class, I should prepare for one more session, then, shouldn't
I? He told me, "No. Don't go. Because it is the last day
of class, the students will not be there. They are tired."
it? I just don't see them any more? He said no, that the first
week in June will be finals week. I should prepare a final exam
that should last two hours. This led to my next and obvious
question, as to when the final exam will be. He told me that
they don't know yet. Somebody will call me to let me know.
with my APCD back in town and checking his e-mail, he contacted
me and we had a brief talk about the situation. He agrees that
there should have been better handling of this situation and
will talk to Toumbo this week to work things out. He feels that
the ENS should be taking better care of their guest (free!)
Starting in 1978 in San Francisco, I became a host in Servas,
an international organization that helps to promote world peace
by helping travelers to get in touch with hosts in the countries
where they are visiting. I have enjoyed hosting hundreds of
such voyagers in my home over the years, and have also benefited
from the welcomes of dozens of hosts in the countries where
my journeys have taken me.
no Servas in Mauritania, and I thought about the possibility
of starting a local group of hosts here. It seems like a formidable
challenge, though, considering the level of (dis)organization
here. Servas is still dependent on printed host directories
so that travelers can get the names of hosts in the countries
where they will visit. This means that it can take a new host
as long as a year before her/his name shows up in a directory,
since they are printed annually.
In the meantime,
I became aware of a group that has online host and traveler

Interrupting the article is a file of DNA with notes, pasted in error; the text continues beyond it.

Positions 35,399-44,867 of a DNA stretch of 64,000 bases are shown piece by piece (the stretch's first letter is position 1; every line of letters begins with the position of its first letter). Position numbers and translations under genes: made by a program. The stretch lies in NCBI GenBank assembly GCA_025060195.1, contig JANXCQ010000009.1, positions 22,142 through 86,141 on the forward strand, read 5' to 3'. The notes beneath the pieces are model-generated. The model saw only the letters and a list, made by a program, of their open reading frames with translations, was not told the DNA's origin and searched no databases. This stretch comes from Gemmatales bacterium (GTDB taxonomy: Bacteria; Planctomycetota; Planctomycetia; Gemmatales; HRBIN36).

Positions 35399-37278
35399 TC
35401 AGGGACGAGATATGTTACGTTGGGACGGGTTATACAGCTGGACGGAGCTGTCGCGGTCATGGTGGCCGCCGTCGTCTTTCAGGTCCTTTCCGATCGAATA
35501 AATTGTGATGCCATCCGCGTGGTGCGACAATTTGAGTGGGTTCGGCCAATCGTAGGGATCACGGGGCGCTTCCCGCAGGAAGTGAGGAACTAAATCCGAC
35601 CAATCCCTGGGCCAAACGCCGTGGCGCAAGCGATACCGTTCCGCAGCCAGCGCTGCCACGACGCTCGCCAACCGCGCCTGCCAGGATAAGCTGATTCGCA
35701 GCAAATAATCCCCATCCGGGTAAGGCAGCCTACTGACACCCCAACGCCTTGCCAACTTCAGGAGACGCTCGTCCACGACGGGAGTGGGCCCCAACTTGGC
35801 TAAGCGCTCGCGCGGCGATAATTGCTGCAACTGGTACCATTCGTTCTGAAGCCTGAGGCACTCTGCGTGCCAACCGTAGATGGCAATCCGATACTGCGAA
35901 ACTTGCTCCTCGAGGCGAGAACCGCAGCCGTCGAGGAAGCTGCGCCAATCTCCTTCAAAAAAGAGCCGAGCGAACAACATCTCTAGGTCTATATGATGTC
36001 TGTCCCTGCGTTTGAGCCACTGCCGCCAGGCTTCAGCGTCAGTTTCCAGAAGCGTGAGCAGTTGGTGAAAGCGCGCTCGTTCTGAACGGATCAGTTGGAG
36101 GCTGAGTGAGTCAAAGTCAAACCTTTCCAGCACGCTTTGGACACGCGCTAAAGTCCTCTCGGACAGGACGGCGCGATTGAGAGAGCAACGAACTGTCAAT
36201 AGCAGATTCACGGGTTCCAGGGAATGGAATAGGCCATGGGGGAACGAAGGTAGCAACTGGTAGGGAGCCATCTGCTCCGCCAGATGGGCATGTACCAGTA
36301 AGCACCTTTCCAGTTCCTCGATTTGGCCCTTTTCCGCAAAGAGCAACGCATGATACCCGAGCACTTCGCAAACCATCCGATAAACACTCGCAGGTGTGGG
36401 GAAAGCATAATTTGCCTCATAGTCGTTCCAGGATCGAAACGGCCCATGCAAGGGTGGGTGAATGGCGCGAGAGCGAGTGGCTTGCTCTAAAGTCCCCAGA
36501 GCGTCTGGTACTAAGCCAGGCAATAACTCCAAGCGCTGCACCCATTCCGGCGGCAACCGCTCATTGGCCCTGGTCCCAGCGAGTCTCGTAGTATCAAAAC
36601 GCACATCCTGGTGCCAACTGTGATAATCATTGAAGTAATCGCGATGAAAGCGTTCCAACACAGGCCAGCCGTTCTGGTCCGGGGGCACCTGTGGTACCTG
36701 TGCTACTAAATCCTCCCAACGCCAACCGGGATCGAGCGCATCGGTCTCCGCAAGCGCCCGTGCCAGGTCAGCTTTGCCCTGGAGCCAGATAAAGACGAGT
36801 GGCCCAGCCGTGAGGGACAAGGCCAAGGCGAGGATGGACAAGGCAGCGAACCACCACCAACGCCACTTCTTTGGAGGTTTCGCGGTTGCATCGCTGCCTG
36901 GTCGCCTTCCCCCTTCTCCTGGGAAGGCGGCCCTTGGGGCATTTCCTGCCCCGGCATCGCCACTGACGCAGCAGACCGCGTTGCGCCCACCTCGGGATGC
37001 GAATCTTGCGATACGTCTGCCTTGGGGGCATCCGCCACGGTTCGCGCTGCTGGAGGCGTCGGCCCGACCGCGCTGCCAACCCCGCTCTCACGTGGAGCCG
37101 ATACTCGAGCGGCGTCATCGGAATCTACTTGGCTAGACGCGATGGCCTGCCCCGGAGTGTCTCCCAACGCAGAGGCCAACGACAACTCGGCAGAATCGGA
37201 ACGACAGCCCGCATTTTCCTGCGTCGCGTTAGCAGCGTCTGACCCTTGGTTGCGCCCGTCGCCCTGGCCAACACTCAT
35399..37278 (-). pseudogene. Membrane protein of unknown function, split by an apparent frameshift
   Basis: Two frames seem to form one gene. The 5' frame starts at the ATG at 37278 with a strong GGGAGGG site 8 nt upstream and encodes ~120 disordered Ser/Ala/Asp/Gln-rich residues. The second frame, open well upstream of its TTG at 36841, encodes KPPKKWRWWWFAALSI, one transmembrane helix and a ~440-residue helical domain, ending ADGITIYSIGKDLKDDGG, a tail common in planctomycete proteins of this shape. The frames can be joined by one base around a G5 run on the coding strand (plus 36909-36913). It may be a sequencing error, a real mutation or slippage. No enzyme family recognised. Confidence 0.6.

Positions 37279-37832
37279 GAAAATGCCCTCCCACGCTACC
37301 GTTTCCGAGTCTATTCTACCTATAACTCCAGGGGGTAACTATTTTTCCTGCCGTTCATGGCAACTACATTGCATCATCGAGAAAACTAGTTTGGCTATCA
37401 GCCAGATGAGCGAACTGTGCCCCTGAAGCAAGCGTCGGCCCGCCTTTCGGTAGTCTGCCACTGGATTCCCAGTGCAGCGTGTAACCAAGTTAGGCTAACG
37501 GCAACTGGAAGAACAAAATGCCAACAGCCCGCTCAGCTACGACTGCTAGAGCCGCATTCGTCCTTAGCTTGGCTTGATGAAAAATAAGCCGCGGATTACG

registration. The Hospitality Club maintains a website at www.hospitalityclub.org,
where I signed up a few months ago. Last week, I had my first
visitors, Rafal and Halina from Poland.
Servas International website, visit www.servas.org. For the
United States committee, the website is www.usservas.org.)
A few months ago, when the drop-in visitors were bothering me,
I changed my schedule so that I was not home during the times
when people expected I would be there. This must have resulted
in several people coming to my door, knocking, and finding no
response. The resulting benefit has been that there are some
people who now call me first to see if I am home.
This is a great improvement for me because I find that even
if I have only ten minutes notification, I can stop what I am
doing and switch into host mode. I have also come to realize
that one of the things that bothered me about the pop-in visitors
has to do with my front door itself: it is metal. If I get an
unexpected knock on the metal door, it is frequently startling
to me; that's part of what I didn't like. It can even be a jolt
when I am expecting somebody, but at least I can anticipate
noticed, though, that once people have determined that I am
home, they assume that a visit will be all right. They don't
ask, "Is this an all right time to visit?" or, "Do
you have anyone there with you now?" Mamouni, who speaks
excellent English, will say, "Okay. Then I'm gonna swing
by." Babah's French is more along the lines of, "I
am coming now."
dissuaded anyone from visiting once he has called. I have had
the feeling, though, that some of them were expecting to have
my undivided attention, only to find that there are other people
there, too. Maybe not, though. When I am doing the visiting,
this does not seem to be a problem; I have also visited homes
where there are already several guests, and was warmly welcomed
hosts are serious about their responsibility to take care of
their visitors. Likewise, when they visit me, they expect that
I will serve them whatever it is that they want. There have
been times when I have asked Mamouni what beverage he would
like, and it turns out that he is hungry and would rather have
a meal than a drink. "Do you have any soup?" he asks.
With the new group of trainees coming in about a month, I have
another Peace Corps-related writing project that I am working
on. It is a cultural guide that will be used in conjunction
with the cross-cultural component of Pre-Service Training.
Country Director was very enthusiastic about my doing this manual.
Unfortunately, though, there is not a lot of money in the budget
for hiring a Mauritanian authority to help, or to do a fancy
I just found out that invitations have been re-opened for possible
new trainees, and that our current number of those expected